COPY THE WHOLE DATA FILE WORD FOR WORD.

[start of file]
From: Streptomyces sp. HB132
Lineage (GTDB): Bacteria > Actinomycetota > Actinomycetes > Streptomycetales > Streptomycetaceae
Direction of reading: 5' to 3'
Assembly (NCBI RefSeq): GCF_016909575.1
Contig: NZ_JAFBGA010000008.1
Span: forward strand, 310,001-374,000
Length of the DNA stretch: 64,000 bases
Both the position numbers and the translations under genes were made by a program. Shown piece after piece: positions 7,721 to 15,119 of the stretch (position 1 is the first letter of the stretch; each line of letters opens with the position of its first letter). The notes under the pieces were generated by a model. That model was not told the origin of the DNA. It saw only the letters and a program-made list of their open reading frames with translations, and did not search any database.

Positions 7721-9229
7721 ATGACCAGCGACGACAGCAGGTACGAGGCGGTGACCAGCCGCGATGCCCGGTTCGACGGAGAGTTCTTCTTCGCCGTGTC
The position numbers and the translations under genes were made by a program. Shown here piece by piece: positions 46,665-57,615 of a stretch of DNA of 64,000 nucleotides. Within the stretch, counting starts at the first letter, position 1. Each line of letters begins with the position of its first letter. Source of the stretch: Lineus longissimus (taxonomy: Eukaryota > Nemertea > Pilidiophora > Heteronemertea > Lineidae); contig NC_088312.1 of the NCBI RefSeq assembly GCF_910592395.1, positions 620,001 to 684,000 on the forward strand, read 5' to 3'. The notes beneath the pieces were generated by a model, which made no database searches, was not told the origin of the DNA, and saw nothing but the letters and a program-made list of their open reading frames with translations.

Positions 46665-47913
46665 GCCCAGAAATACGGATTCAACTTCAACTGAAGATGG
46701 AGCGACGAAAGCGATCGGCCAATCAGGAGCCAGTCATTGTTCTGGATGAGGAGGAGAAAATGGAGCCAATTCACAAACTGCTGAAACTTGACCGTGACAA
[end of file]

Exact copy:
From: Streptomyces sp. HB132
Lineage (GTDB): Bacteria > Actinomycetota > Actinomycetes > Streptomycetales > Streptomycetaceae
Direction of reading: 5' to 3'
Assembly (NCBI RefSeq): GCF_016909575.1
Contig: NZ_JAFBGA010000008.1
Span: forward strand, 310,001-374,000
Length of the DNA stretch: 64,000 bases
Both the position numbers and the translations under genes were made by a program. Shown piece after piece: positions 7,721 to 15,119 of the stretch (position 1 is the first letter of the stretch; each line of letters opens with the position of its first letter). The notes under the pieces were generated by a model. That model was not told the origin of the DNA. It saw only the letters and a program-made list of their open reading frames with translations, and did not search any database.

Positions 7721-9229
7721 ATGACCAGCGACGACAGCAGGTACGAGGCGGTGACCAGCCGCGATGCCCGGTTCGACGGAGAGTTCTTCTTCGCCGTGTC
The position numbers and the translations under genes were made by a program. Shown here piece by piece: positions 46,665-57,615 of a stretch of DNA of 64,000 nucleotides. Within the stretch, counting starts at the first letter, position 1. Each line of letters begins with the position of its first letter. Source of the stretch: Lineus longissimus (taxonomy: Eukaryota > Nemertea > Pilidiophora > Heteronemertea > Lineidae); contig NC_088312.1 of the NCBI RefSeq assembly GCF_910592395.1, positions 620,001 to 684,000 on the forward strand, read 5' to 3'. The notes beneath the pieces were generated by a model, which made no database searches, was not told the origin of the DNA, and saw nothing but the letters and a program-made list of their open reading frames with translations.

Positions 46665-47913
46665 GCCCAGAAATACGGATTCAACTTCAACTGAAGATGG
46701 AGCGACGAAAGCGATCGGCCAATCAGGAGCCAGTCATTGTTCTGGATGAGGAGGAGAAAATGGAGCCAATTCACAAACTGCTGAAACTTGACCGTGACAA